The United States counters that Ciminelli is seeking to impose atextual and ahistorical limits on the fraud statutes. Brief for Respondent, United States at 43. The United States argues that traditional common law property-fraud doctrine is already limited by a number of principles such as a materiality standard, which requires the deception to be related to the “essence” of the bargain. Id. at 43–44. The United States also points out that Congress presumably intended to read the common law definition of fraud into the federal fraud statutes, and thus common law doctrines further limit the fraud statutes. Id. at 44. The United States also responds that the “right to control” theory does not unreasonably expand the federal jurisdiction over fraud cases because the Second Circuit required tangible economic harm and here, Ciminelli’s conduct was illegal under long-standing fraud doctrine. Id. at 45–46.


The Associated General Contractors of America, Inc. (“Contractors”) posit that the “right to control” theory has a chilling effect on “valuable informal informational exchange” because the “right to control” theory allows conviction based on the deprivation of potentially valuable information. Brief of Amicus Curiae of Associated General Contractors of America, Inc., in Support of Petitioner at 8. Contractors emphasize that pre-RFP discussions between public procurement agents and industry members promote “tangible economic interests.” Id. at 7–8. Contractors further maintain that engaging in such pre-RFP informal discussions is a longstanding practice used to formulate comprehensive RFP and advance the state’s interest. Id. at 9–10. Contractors argue that a lack of such discussions will result in uncertainty and confusion in the industry. Id. at 23. Criminal Defense Lawyers add that the “right to control” theory is a violation of due process, because individuals do not get fair notice of what constitutes prohibited conduct, and retrospective judgment of such conduct leads to “arbitrary and discriminatory enforcement.” Brief of Amicus Curiae Criminal Defense Lawyers at 4.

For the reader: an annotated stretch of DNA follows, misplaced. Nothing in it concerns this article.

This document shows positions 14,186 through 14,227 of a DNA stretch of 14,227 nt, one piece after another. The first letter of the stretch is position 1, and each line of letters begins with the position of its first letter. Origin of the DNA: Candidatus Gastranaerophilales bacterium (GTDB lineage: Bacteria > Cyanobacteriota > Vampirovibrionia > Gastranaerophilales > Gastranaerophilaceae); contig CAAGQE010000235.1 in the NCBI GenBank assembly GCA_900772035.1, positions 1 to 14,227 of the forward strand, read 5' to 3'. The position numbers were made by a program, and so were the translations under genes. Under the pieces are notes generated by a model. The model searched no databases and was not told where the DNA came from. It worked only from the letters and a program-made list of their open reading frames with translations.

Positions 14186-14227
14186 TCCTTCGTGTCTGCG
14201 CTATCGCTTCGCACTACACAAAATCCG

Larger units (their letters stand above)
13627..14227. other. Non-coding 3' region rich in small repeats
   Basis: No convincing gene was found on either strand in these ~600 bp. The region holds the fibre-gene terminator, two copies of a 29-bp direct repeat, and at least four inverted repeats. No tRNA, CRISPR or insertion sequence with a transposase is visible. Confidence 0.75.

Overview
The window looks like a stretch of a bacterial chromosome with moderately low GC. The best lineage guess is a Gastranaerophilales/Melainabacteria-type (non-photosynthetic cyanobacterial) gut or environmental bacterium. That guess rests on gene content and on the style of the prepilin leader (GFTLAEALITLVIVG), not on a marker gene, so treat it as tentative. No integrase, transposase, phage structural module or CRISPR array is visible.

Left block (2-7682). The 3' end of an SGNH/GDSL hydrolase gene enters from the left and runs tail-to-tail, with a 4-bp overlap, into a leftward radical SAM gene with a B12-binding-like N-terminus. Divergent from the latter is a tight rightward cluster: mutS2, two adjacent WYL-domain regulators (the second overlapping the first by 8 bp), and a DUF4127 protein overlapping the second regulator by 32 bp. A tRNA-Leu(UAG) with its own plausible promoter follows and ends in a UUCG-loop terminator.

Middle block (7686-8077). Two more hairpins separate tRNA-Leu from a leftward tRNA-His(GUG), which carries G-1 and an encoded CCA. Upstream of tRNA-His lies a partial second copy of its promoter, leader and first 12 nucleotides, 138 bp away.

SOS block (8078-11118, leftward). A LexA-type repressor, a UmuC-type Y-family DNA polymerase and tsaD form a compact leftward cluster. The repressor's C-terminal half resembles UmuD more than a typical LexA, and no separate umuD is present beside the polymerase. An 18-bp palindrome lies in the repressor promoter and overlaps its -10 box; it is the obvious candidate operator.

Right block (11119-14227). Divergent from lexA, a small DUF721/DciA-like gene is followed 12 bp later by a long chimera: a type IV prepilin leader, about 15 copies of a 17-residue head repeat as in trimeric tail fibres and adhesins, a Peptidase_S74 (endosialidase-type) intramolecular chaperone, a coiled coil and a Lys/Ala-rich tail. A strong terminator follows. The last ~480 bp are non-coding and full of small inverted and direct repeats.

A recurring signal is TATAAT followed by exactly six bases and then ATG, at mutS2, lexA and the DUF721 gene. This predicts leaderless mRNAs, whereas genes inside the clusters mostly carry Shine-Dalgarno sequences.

The United States points out that the ruling of this case will be limited because this case involves repetitive affirmative misrepresentations in writings, and misrepresentation was an essential part of the contract process. Brief for Respondent, United States at 46. Thus, the United States maintains, this case will not lead to the excessive expansion of the government's power, and the application of the “right to control” theory will be limited. Id. The United States also points out that the application of the “right to control” theory is not overbroad because the cases this theory applies are factually distinguishable from other fraud cases such as honest-services fraud. Id. at 47. The United States also argues that the statutory language imposes a “textual limitation” on the property-fraud prosecution. Id. at 47–48. The United States maintains that concerns about arbitrary enforcement and the effect of the overreaching statute will be better addressed in a different case that barely satisfies the elements of property fraud because Ciminelli’s conduct satisfied all elements of property fraud. Id. at 48.


Written by:

Andrew Kim

Jade Lee

Edited by:

Jennifer Seidman